“What I love most about rivers is: you can’t step in the same river twice.” Pocahontas, from the 1995 animated movie of the same name.

One who knows living river systems that ebb and flow in time is Brian Kinnear. He might not have sung the same words captured in the song Just Around the River Bend in the Disney movie classic, but he understood those sentiments, which stem from the Greek thinker Heraclitus.

Kinnear studied the Gunnison River in the mid-1960s; its flows, its power, and its feral and boundless nature. California-born, he studied fisheries at Humboldt State University, and worked for the Alaska Department of Fish and Game.

Alaska was still an unrefined frontier in those years. He and his partner, researching fish in the bush, were out of provisions as the supply plane was delayed. Reduced to wild blueberries and pancake batter, he gained a new appreciation for nutrition when the plane landed with a new load of Spam.

While fulfilling a graduate assistantship at Colorado State University, he saw a bulletin board flyer announcing a National Park Service study at Black Canyon.

Undaunted by Black Canyon’s remoteness, Kinnear landed the study and moved into a trailer on the South Rim. The monument was fairly undeveloped in 1965; there was no phone or electricity. Even more, he had to hike regularly from rim to river to check on his sampling stations, studying river flows and changes, and he conducted a survey of fish species.

I enjoyed visiting with him earlier this summer, comparing river notes, knowing the river he knew has changed from the river I know. That spring Gunnison flooded at 10,000 cubic feet per second (cfs), a large torrent, but tapered back in June.

He was on his own. The solitude was abundant. “This was high living,” he said of the freedom he felt in the canyon. River habitat and species gradually became known as the summer advanced. Plants were pushed back from the shore in those days, river flora has changed, and water temperature fluctuated.

Streams meandering through the meadows above the town of Gunnison warmed during the day. Those warmer waters didn’t reach the middle portions of Black Canyon until night. The thermal inversion was important as one of the fish species he found relied on that change.

Kinnear recorded eight types of fish among the seven stations along the 14 miles of river. They varied from trout to suckers to dace. But in one location, he found the bonytail chub. An ancient species (goes back well before the carving of Black Canyon), little was known of this fish at the time, and only a little more is known today.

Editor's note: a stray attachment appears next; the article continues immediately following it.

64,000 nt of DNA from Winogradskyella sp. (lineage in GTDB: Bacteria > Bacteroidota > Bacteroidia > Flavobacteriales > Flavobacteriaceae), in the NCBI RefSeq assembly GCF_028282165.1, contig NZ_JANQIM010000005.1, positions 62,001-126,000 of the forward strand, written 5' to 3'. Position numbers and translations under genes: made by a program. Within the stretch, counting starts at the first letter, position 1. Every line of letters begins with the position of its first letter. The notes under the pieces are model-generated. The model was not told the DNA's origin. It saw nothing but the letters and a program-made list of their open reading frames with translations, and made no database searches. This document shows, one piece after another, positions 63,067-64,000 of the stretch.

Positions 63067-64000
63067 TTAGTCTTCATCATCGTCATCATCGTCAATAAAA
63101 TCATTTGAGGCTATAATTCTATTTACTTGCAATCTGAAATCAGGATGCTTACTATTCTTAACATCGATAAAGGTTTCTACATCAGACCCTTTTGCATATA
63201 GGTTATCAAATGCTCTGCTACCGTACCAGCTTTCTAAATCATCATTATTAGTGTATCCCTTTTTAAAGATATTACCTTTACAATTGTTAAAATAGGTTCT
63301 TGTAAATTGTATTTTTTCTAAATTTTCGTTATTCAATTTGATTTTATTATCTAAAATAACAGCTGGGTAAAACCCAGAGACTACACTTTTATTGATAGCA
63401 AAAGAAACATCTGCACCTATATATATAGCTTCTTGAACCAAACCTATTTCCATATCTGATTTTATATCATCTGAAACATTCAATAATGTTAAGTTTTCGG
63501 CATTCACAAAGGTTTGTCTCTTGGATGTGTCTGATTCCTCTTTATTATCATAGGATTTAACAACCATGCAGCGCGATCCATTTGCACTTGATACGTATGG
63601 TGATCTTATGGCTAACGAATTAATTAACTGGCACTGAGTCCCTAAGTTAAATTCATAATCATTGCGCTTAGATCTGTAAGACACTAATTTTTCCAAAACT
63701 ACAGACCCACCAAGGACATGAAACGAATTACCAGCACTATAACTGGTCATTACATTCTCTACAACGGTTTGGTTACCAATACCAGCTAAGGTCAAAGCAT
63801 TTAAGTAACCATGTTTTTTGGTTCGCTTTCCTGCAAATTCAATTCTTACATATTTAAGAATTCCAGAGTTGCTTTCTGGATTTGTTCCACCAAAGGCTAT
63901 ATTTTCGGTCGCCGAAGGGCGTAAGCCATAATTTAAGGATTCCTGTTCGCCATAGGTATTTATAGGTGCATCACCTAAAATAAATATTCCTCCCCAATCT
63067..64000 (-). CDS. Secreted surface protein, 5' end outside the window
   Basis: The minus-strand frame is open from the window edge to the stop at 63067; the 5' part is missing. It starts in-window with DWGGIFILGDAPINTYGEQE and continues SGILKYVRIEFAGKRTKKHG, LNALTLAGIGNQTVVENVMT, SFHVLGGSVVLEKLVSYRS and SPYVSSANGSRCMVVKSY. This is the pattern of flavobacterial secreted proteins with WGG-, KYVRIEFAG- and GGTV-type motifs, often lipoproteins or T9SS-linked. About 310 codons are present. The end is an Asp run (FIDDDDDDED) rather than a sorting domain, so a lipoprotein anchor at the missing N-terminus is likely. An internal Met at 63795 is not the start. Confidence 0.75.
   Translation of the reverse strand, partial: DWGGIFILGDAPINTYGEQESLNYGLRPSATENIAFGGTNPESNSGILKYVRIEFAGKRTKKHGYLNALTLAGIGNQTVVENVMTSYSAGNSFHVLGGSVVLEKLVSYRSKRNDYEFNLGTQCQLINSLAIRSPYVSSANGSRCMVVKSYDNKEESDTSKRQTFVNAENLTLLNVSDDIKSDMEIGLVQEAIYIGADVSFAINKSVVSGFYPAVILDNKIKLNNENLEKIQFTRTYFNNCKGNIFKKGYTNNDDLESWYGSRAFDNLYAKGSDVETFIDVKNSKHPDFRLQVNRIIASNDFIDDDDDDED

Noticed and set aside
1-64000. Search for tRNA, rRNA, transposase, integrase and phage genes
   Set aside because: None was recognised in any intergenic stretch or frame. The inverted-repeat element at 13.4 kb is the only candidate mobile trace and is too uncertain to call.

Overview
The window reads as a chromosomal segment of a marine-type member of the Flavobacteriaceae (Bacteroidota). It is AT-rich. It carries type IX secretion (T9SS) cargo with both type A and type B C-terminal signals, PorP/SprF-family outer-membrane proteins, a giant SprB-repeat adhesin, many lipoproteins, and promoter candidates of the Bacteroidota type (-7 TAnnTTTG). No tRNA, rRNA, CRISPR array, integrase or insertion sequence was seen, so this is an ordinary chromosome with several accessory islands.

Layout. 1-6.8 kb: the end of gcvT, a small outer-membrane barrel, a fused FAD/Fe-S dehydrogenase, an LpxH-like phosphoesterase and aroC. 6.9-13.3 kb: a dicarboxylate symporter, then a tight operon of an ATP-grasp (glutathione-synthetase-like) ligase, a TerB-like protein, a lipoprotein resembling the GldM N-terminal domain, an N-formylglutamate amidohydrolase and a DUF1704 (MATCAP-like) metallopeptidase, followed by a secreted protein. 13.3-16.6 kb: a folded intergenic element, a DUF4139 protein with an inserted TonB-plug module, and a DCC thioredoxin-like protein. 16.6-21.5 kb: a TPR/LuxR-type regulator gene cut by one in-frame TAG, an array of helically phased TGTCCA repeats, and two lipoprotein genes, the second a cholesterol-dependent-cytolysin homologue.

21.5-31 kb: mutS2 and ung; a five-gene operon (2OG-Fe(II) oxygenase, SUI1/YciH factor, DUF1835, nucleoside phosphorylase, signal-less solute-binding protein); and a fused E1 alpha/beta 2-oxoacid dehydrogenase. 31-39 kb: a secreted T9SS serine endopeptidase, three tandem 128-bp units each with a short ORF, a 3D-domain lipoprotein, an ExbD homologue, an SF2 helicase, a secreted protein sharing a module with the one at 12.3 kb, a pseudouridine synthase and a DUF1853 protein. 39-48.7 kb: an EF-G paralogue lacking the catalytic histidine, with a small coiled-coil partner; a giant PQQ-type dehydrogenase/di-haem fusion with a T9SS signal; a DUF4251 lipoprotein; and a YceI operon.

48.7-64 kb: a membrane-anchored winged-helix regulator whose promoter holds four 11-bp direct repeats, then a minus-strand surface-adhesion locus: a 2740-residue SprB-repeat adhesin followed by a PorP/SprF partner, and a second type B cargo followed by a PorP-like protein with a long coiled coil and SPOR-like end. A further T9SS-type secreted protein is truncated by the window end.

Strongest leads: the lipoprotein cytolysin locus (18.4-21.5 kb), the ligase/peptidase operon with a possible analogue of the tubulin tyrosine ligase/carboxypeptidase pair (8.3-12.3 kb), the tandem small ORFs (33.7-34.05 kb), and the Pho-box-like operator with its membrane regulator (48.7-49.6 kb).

They are predators who prefer to feed at night, growing to almost 2 feet in length. Considered an elegant swimmer (the Latin name for them is Gila elegans – “handsome in water”) they are a smaller fish competing with much larger fish in the same rivers.

Like a paleontologist searching for living fossils, Kinnear found that the presence of these chubs, in their breeding colors, added a fierce element to the living river. The species had muscled in on a piece of aquatic territory in a tough riverine neighborhood among larger fish “ruling the roost.”

Kinnear took on an added challenge that fall. The river flow declined to 130 cfs. He and ranger Bill Hoy made a through-canyon trip starting at East Portal. Few people have taken on this challenge; perhaps as many as 50 since 1900 have taken this perilous trip without kayaks.

It isn’t for everyone, but he was enriched by the adventure, soaking it up “like a dry sponge soaks up water.” The gates on Blue Mesa Dam closed the following year. He and Hoy were the last to have experienced the completely undisciplined Gunnison River.

Rivers and the life within are always changing. Even now, when I step into the Gunnison it is different than when Kinnear did some 55 years ago. With or without the dams there would be a different feel, a different sense of the life force. But today it almost feels safe, regulated, and secure.

It appears that we’ve given up some of that wild world. The chubs and other species are certainly gone, but there could be a lesson for us today. Chubs and the Gunnison can remind us that the more sheltered and safe we make our world, the less untamed and free our lives become.

Paul Zaenger has been a supervisory park ranger at Black Canyon of the Gunnison National Park since 1993. Other park assignments include Mount Rushmore National Memorial and Glen Canyon National Recreation Area.

Load comments